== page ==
In the 1950s, a group led by British educationalist John Wolfenden was set up to address the way gay men were perceived by the law. It put together a report for the government, advocating the law should be revaluated. The administration did not respond positively, prompting more people to campaign for the rights of gay people in Britain. Eventually, the law was changed in 1967, allowing two men to be in a relationship together without the fear of being arrested. Interestingly there was never a law in place prohibiting two women from being together. Even with this positive change, there were still many laws in place at the time, which meant that gay people did not have the same rights as heterosexuals.
Gay Pride events are now commonplace in cities across the world, public celebrations of equal rights for people of all orientations and sexualities planned by diverse organisations. But they began as intensely political events, challenges to a world where homosexual activities were persecuted. The very first London marches occurred in November 1970 with 150 men walking through Highbury Fields in North London. The first official Gay Pride Rally took place in London on 1 July 1972, inspired by the 1969 Stonewall Riots in New York. These were triggered by police harassment at the Stonewall Inn, a bar catering to New York’s gay, lesbian, transgender and crossdressing community. The bar’s patrons fought back, striking a symbolic blow for gay liberation.
The controversy of Section 28 in 1988, which stated a local authority “shall not publish material with the intention of promoting homosexuality,” or “promote the teaching in any maintained school of the acceptability of homosexuality as a pretended family relationship,” led to numbers increasing on the march in protest. In 1983 the march was renamed Lesbian and Gay Pride, and in the ‘90s became more of a carnival event, with large park gatherings and a fair after the marches. For 1996, following a vote by the members of the Pride Trust, the event was renamed Lesbian, Gay, Bisexual and Transgender Pride and became the largest free music festival in Europe.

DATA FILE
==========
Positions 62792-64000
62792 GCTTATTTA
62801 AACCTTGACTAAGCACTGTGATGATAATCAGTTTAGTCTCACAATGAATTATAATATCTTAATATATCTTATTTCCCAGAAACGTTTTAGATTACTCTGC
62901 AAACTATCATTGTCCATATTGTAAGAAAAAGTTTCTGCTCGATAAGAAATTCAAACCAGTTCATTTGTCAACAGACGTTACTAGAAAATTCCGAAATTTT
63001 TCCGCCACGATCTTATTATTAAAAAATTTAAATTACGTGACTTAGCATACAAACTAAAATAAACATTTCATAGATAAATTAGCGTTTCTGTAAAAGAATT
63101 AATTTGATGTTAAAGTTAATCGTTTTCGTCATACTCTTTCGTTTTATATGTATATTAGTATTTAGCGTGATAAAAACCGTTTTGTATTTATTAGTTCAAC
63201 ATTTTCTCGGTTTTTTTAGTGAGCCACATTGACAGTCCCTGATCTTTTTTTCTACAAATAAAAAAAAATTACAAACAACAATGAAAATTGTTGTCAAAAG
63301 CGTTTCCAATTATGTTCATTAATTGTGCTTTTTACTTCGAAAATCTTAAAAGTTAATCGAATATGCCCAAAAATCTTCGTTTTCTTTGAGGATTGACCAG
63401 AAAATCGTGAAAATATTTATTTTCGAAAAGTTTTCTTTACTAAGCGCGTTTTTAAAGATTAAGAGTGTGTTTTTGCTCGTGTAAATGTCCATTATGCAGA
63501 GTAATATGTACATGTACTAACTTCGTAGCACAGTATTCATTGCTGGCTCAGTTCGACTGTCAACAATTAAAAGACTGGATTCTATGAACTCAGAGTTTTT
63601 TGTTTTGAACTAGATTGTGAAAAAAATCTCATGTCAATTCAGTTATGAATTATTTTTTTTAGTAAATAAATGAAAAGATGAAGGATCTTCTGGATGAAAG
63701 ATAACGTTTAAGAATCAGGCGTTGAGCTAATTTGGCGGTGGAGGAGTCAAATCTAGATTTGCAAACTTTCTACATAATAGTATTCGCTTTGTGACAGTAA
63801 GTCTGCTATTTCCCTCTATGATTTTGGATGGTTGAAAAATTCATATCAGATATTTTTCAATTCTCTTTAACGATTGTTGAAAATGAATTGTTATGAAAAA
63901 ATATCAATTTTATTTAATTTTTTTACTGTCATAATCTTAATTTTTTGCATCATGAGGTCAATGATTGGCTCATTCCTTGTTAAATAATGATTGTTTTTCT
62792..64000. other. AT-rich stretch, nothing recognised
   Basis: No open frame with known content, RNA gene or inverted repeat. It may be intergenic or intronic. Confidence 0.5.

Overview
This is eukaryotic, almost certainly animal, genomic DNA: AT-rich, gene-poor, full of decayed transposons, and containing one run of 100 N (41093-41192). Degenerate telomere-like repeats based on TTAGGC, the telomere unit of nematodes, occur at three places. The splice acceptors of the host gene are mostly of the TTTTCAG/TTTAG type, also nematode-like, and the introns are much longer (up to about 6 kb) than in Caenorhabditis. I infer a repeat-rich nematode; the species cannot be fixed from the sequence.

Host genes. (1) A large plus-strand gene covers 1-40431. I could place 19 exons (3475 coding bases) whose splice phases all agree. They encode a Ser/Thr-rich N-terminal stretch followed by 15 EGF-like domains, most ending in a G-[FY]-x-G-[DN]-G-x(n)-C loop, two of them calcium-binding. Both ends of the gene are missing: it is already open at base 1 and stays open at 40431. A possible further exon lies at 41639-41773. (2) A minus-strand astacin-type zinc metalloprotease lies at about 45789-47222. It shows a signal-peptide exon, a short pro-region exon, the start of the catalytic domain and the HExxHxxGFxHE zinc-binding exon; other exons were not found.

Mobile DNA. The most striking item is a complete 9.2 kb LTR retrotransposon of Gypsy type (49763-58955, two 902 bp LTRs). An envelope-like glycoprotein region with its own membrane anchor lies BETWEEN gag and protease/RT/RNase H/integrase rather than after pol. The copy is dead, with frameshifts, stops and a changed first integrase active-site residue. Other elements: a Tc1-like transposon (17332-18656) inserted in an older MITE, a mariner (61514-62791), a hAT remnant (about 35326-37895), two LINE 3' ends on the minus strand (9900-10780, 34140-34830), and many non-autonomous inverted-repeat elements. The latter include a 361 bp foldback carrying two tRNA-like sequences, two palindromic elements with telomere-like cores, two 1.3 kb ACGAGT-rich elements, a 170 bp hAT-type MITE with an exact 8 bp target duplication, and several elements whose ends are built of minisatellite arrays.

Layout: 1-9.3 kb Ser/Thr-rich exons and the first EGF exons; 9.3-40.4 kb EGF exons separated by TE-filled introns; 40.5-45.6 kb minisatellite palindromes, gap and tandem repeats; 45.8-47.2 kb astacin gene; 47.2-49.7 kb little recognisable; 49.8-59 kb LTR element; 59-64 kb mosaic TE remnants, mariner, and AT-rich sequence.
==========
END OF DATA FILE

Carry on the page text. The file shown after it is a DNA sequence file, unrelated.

The Pride Trust became insolvent in ‘98 and no event was organised that year, and for the following few years, another commercial organisation ran what it called London Mardi Gras before it failed to pay its bill for the use of Hyde Park. Pride London was formed in 2004. Since then, a political rally in Trafalgar Square has been held straight after the parade, and more recently Pride London has organised several other events in the centre of London on Pride Day.
Queer Tours of London, helmed by Dan Glass, was set up last year as a series of walks aimed at sharing the complex history of LGBTQ+ activism in the city, to mark 50 years since the partial decriminalisation of homosexuality in Britain. The tours each focus on a different issue affecting the community such as health concerns – from HIV to transitions – or the specific challenges LGBTQ+ asylum seekers face when fleeing persecution. Queer Tours was formed as a reaction to the mass closure of gay bars, community centres and charities catering to the specific needs of the group, from HIV education to mental health.
By 2007, the year of the 35th annual London Pride parade, the event swelled to one of the largest Pride celebrations in the world. The official magazine from Pride ‘07, which can be seen at the Museum of London, was perhaps for the first time decidedly celebratory rather than combative, reflecting the huge progress towards equal rights made during the intervening years – progress won by tireless struggle for political and social change. Pride in London 2018 begins with the iconic Pride Parade on Saturday 7 July from midday, setting off from Portland Place, which sees floats representing all manner of the LGBTQ+ spectrum.
Feature image: A demonstration by the Gay Liberation Front in Bow Street, London, 4 February 1971 (via Pinterest)